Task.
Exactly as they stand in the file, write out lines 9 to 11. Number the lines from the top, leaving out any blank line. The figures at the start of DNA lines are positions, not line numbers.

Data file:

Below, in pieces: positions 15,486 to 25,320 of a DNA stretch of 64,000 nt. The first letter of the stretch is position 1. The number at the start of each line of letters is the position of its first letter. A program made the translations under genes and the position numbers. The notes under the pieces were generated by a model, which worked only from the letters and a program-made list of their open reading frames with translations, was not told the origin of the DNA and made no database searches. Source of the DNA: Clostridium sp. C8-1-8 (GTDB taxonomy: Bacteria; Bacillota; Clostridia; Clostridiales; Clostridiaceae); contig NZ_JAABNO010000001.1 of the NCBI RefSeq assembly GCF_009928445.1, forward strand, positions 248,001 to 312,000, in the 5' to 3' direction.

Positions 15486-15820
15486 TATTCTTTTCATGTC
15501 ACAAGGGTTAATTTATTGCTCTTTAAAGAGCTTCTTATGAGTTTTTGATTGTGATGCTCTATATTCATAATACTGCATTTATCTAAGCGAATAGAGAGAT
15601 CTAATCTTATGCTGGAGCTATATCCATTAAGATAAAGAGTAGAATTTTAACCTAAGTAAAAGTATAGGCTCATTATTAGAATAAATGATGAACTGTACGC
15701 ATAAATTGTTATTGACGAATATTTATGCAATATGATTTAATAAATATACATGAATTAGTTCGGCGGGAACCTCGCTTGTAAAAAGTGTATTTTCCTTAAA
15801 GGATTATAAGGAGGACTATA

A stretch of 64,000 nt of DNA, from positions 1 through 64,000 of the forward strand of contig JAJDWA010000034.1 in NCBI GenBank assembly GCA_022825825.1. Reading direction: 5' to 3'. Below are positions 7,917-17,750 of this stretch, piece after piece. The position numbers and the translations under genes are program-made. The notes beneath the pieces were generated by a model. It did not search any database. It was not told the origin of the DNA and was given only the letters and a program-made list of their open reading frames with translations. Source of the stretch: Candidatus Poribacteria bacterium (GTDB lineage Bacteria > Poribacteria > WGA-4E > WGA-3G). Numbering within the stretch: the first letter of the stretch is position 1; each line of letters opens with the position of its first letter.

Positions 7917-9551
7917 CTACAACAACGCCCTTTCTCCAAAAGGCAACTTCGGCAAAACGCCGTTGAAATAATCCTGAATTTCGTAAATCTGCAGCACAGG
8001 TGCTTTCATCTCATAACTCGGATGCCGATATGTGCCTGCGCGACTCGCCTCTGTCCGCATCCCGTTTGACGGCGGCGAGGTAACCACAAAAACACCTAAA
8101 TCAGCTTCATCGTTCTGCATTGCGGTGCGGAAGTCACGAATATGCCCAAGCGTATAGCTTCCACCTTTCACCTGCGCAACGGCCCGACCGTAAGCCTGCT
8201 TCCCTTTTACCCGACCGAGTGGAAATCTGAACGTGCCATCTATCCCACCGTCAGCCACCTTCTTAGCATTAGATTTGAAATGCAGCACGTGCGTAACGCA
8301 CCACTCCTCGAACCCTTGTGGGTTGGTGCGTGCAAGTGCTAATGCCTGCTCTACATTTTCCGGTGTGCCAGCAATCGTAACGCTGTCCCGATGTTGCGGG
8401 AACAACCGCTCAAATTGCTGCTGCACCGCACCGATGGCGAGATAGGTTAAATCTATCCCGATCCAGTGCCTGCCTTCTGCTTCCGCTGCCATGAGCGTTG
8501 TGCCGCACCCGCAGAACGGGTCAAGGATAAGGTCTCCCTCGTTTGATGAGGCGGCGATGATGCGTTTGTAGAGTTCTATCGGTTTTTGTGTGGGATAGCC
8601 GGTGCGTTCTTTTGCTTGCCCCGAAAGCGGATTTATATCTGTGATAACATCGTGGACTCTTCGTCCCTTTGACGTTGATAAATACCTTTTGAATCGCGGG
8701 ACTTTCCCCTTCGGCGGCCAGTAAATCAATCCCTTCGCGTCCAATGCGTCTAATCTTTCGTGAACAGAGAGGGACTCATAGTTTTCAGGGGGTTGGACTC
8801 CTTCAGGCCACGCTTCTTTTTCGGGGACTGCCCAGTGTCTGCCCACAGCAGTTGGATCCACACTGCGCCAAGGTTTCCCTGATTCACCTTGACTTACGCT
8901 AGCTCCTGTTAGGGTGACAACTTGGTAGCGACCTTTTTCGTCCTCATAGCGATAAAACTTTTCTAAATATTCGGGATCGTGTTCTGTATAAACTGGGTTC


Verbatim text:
Positions 7917-9551
7917 CTACAACAACGCCCTTTCTCCAAAAGGCAACTTCGGCAAAACGCCGTTGAAATAATCCTGAATTTCGTAAATCTGCAGCACAGG
8001 TGCTTTCATCTCATAACTCGGATGCCGATATGTGCCTGCGCGACTCGCCTCTGTCCGCATCCCGTTTGACGGCGGCGAGGTAACCACAAAAACACCTAAA